Israel's financial success can't overcome political despair
Despite a stable economy raising the quality of life, the once hoped-for peace is becoming less likely.
Passover isn't a holiday that obliges us to examine ourselves. It's not Yom Kippur. But it does mark the Exodus from Egypt: a transition from slavery to freedom. It celebrates the consolidation of the Jewish people. And so, on the eve of the holiday, we have to consider why "this night is different from all others." Have we actually progressed toward freedom over the past 62 years?
Let's examine this question by looking at two major aspects of our lives: the political and the socioeconomic.
When it comes to politics, it would appear that the left-wing approach has won. The right wing has accepted the left's old concept of "two states for two peoples." It's a fact that even Prime Minister Benjamin Netanyahu is humming the tune once sung only by peace activist and writer Uri Avnery.
But this is Netanyahu-style trickery. He has stolen the left's slogan for propaganda purposes and doesn't dream for a second of carrying it out. Netanyahu continues to build in Arab neighborhoods in East Jerusalem, including Sheikh Jarrah and Silwan. He continues to enlarge Jewish neighborhoods in north Jerusalem. And he even secretly supports continued construction despite the so-called temporary freeze.
Of course, this comes at the price of a crisis with the U.S. government, the deep personal revulsion on the part of President Barack Obama, and the series of humiliations Netanyahu was subject to on his last visit to the United States. But Netanyahu wipes the spit off his face and says: The insults are unimportant, the denunciations don't matter. The main thing is the Land of Israel.
Netanyahu doesn't plan to offer the Palestinians a viable state within the pre-1967 borders. His two-state solution means a tiny Palestine torn into three parts, lacking reasonable territorial contiguity, without any hold on greater Jerusalem, which will soon extend to Ramallah.
This tiny Palestinian state will not include the Jordan Valley in the east (where the Israel Defense Forces will be deployed), and two long fingers will stick straight into its eyes: Ariel and Ma'aleh Adumim. No Palestinian leader will accept such a state, and this is precisely Netanyahu's goal.
It's also the settlers' goal. After all, they are the ones who have been setting the public agenda for 43 years. Moshe Levinger will always be remembered as the person who determined the fate of the country when he brought Gush Emunim to Sebastia in 1975, and from there to all Samaria.
Ever since, we've been drawn into more settlements and more confrontations, another intifada and another war. And war, after all, is our mission. In a few days we will read the Passover Haggadah: "In every generation they rise up to destroy us." If so, are we at all to blame?
The thing that hurts the most is how the sides have changed. How the Arabs have become peace lovers and we have turned into rejectionists. Sunday marks eight years since the Arab peace initiative: a suggestion proffered by all Arab states in unison for peace and normalized relations in return for an Israeli withdrawal to the pre-1967 borders. Israel didn't even bother to respond. That same year, 2002, Syrian President Bashar Assad offered a peace agreement in return for a withdrawal from the Golan Heights. His hand, extended in peace, was also rejected contemptuously by Israel, the same way it rejected Palestinian President Mahmoud Abbas, whom Israel described as "a weak leader," while accelerating construction in the West Bank.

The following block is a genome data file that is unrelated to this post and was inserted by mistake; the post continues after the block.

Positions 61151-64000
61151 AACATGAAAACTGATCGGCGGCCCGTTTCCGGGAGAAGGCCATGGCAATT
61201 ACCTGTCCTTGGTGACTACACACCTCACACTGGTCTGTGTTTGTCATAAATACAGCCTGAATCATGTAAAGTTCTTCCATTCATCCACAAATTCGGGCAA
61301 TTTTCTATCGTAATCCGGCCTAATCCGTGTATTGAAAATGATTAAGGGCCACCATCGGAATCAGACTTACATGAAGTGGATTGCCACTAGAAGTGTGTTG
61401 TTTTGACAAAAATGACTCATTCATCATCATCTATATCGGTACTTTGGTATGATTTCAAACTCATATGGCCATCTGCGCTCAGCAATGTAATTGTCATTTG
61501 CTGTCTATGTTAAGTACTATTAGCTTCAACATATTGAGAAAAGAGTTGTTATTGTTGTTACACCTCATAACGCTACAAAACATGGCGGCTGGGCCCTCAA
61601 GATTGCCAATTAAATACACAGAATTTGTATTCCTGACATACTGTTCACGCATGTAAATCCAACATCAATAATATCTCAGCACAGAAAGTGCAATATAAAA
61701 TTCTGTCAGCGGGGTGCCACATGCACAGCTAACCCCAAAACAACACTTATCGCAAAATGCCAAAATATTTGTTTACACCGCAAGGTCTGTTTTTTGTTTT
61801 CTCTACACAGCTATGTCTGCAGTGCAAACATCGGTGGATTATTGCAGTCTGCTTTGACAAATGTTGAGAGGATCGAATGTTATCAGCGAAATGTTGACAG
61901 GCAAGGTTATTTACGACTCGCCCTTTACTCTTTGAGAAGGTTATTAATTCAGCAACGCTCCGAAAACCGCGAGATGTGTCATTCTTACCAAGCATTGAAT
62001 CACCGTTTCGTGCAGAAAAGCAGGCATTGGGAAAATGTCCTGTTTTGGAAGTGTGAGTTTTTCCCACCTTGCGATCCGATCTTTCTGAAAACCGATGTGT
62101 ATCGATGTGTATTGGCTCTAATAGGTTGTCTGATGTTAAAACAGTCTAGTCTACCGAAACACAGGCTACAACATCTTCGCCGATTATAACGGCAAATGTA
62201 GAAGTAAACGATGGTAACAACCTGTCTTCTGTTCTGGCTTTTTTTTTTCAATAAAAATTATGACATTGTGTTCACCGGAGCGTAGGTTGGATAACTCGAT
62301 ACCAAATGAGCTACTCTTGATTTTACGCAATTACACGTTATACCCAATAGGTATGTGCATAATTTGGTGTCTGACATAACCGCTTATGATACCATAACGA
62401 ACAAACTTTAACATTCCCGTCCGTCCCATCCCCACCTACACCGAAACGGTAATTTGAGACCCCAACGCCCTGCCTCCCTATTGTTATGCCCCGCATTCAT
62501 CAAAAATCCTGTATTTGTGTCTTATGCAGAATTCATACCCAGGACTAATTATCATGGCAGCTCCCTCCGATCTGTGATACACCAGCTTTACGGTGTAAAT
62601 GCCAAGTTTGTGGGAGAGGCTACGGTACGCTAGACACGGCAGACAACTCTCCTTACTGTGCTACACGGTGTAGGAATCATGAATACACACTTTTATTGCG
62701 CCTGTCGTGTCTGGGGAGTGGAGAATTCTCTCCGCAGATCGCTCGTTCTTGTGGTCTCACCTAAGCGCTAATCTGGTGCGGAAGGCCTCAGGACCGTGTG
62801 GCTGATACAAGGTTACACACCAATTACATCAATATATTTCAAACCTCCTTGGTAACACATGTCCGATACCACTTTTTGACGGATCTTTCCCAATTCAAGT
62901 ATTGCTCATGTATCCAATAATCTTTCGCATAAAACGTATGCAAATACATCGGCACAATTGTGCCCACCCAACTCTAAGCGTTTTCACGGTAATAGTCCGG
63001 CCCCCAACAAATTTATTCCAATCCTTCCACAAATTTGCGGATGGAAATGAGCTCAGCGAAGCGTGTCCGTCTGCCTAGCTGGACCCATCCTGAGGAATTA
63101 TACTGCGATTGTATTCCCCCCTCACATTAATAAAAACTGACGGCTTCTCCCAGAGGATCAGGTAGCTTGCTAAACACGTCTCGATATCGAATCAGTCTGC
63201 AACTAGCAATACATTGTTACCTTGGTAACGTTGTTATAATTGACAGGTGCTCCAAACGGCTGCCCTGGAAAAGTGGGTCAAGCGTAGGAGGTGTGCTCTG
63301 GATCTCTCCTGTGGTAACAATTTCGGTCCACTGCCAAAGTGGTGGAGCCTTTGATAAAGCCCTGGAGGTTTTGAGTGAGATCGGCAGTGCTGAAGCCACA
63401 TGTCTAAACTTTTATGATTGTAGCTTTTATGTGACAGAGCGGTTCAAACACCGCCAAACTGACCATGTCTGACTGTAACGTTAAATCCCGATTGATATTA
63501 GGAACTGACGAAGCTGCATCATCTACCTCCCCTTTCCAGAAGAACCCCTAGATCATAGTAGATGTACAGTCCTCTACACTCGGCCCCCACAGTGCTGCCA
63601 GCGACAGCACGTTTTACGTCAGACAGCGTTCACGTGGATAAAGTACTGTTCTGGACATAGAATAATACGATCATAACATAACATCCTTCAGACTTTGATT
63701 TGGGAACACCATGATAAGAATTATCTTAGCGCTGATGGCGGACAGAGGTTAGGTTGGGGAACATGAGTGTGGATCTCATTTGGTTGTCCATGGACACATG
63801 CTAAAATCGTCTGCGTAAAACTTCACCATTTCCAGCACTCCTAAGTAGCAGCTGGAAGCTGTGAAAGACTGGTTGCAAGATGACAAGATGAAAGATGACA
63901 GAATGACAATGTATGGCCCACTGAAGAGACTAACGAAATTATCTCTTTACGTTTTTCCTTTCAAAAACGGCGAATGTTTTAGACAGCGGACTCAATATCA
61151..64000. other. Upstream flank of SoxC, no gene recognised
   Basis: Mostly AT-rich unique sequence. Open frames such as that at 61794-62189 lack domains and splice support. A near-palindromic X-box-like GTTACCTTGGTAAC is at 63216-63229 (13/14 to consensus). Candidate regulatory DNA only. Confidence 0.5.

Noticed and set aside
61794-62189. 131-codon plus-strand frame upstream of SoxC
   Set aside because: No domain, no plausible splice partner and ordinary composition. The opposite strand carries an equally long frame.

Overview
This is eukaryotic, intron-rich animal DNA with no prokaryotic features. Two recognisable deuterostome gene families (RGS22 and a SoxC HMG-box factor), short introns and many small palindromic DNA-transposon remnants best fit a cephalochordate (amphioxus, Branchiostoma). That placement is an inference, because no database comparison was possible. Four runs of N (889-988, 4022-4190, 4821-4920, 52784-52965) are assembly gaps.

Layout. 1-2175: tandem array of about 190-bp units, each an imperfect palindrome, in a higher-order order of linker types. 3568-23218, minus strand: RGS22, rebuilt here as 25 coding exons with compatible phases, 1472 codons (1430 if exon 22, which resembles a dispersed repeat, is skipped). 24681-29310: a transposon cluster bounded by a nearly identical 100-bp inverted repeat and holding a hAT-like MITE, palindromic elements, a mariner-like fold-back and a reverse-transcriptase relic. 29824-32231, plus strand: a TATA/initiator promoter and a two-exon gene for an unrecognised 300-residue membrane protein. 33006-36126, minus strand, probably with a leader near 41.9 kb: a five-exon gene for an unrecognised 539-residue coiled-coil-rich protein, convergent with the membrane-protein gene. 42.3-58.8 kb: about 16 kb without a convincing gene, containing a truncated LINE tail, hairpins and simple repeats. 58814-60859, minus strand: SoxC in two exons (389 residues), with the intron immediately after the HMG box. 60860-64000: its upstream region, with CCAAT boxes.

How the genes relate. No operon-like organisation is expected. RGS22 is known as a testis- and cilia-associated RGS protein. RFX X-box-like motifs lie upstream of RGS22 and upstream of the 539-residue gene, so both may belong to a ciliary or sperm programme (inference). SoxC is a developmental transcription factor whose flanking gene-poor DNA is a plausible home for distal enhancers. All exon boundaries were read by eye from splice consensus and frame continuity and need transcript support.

The second aspect of our lives is socioeconomic. Here, too, the right wing has triumphed. The country's founding fathers were socialists who felt the state knew better than its citizens how to handle money. And so a strong central government was required, with a large budget, high taxes, protection of local goods, allocating capital by central planning. In short: a planned economy like that of the former Soviet Union.
But in 1985, a revolution took place. A group of young economists in the Finance Ministry began to steer us in a new direction. They preached reducing the budget, lowering taxes, opening the market to competition from abroad and liberalizing restraints on foreign currency and capital. In short: a free market.
The right-wing economists won, and we feel the results every day: economic stability, flourishing exports and a rise in the standard of living. There is a social aspect to their success, because only when a market economy triumphs and wealth and taxes increase can more money be allocated to the weaker sectors of society.
The anomaly is that the political situation is dangerous and a cause of despair, in contrast to the impressive economic success. But the connection between these two sectors reveals an atmosphere of depression. Once there was hope for a better future. Once there were parents who said to their children: "When you grow up, there will be no need for you to serve in the army." Once emigrating from the country was an embarrassment. Once we believed that peace was within reach.
But now pessimism reigns. Many people ask whether the country will last another 20 years. Parents are no longer embarrassed to say that their children have gone to try their luck abroad. It seems that financial success has not succeeded in overcoming political despair.
In fact, these two sectors are connected, because without massive support from the United States and the prospect of peace, the economy cannot continue to flourish much longer.
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